Once again the Toronto Catholic District School Board’s St. Joseph’s College School was well received at the internationally acclaimed  all-night art event called Nuit Blanche.

The leading Toronto website “BlogTO” selected the TCDSB school’s submission as one of the best Nuit Blanche exhibits featured this year. 

St. Joseph’s College School students focused on creating art exhibit that recognized Canada’s First Nation culture while speaking to the tragic legacy of residential schools. Their work highlights First Nation culture and exemplifies Ontario’s Catholic education system that celebrates inclusivity and diversity, while striving for academic excellence.

Entitled “Residential School Memorial” the exhibit featured illuminated talking sticks representing the 139 residential schools in Canada. Each stick was placed in a clear mailing tube attached to the fence that runs alongside the front of St. Joseph’s property on Wellesley St.

Following is a description of the piece provided by St. Joseph’s College School:

In Native culture, the “talking stick” is a symbol, or artifact, which allows the speaker to assert their right to speak.  It has strong cultural and spiritual significance between First Nations peoples and is understood to command authority. It is a symbol of dialogue and story telling.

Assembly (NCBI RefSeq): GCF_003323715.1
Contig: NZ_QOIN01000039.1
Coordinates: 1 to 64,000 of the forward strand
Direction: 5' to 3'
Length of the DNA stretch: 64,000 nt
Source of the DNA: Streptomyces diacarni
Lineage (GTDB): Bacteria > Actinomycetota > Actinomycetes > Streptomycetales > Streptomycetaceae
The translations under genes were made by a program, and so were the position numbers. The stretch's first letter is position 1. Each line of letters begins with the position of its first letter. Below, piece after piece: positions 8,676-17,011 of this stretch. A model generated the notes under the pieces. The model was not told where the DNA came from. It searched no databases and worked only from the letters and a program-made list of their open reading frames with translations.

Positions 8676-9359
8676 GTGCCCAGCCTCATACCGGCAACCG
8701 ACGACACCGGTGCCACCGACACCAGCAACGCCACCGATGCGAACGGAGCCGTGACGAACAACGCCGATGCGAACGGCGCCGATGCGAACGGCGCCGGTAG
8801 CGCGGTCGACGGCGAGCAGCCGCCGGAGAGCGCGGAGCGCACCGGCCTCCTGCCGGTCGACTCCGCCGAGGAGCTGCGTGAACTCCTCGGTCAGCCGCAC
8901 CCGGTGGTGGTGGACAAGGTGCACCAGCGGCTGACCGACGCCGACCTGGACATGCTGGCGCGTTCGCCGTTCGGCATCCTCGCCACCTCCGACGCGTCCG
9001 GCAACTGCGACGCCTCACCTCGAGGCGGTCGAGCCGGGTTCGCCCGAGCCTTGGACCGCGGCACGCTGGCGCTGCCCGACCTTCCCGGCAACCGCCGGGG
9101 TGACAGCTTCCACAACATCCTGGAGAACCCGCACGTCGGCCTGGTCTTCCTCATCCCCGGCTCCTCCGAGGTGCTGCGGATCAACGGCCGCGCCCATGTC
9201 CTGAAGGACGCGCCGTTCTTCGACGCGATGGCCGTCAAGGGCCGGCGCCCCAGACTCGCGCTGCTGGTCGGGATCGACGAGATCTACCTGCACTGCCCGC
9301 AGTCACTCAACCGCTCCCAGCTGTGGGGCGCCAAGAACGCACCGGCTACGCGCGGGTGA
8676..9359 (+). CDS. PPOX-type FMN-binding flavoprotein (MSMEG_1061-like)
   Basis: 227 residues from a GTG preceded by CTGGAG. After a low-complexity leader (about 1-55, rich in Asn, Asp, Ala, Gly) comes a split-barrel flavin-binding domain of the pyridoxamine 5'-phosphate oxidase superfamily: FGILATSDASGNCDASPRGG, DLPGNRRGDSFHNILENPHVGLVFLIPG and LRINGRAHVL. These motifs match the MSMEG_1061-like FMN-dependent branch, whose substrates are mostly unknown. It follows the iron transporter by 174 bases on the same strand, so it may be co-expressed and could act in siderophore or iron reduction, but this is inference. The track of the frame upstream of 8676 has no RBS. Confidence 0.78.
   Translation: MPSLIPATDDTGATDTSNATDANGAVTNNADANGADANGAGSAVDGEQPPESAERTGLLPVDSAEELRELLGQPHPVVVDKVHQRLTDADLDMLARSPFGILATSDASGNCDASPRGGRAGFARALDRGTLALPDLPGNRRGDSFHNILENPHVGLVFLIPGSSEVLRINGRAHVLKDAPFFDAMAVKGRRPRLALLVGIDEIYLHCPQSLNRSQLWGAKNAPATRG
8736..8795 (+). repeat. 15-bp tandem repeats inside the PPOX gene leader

After Nuit Blanche Toronto, the talking sticks will be distributed to different schools so that they might help to continue the dialogue and to open up conversations about a dark period in Canadian History.

Presented this year on Saturday, October 1, Nuit Blanche attracted thousands of visitors to the more than 300 outdoor art exhibits displayed across the city. Ontario’s education system is considered among the best in the world, and the students at St. Joseph’s College have helped showcase our strong faith-based values.